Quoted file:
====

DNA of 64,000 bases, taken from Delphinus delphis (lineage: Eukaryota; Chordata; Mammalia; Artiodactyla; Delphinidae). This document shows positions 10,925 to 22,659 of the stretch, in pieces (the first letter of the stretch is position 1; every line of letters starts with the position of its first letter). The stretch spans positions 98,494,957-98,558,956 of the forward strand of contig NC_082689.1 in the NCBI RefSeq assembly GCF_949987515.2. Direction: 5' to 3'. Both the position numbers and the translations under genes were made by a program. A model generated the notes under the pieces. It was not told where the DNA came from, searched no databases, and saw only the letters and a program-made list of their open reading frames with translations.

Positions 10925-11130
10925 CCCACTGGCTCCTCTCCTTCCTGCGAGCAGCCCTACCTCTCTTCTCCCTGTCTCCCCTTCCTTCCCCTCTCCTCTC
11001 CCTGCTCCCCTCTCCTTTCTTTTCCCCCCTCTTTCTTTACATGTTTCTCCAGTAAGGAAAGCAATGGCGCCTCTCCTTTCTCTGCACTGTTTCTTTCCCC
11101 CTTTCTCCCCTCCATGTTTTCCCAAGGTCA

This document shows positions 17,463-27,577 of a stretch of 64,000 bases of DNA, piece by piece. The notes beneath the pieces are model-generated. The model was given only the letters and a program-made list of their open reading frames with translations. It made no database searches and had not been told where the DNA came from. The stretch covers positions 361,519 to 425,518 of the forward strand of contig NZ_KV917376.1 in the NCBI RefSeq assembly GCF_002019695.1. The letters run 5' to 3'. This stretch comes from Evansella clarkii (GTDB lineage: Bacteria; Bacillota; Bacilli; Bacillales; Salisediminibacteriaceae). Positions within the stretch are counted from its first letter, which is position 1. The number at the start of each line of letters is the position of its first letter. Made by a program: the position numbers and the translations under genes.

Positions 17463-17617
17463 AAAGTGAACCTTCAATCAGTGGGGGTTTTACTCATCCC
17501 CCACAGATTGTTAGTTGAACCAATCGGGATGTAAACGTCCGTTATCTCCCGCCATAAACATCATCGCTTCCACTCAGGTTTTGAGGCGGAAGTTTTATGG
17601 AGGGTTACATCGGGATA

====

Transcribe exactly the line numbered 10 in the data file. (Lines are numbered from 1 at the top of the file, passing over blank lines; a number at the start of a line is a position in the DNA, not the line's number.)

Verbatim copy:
17601 AGGGTTACATCGGGATA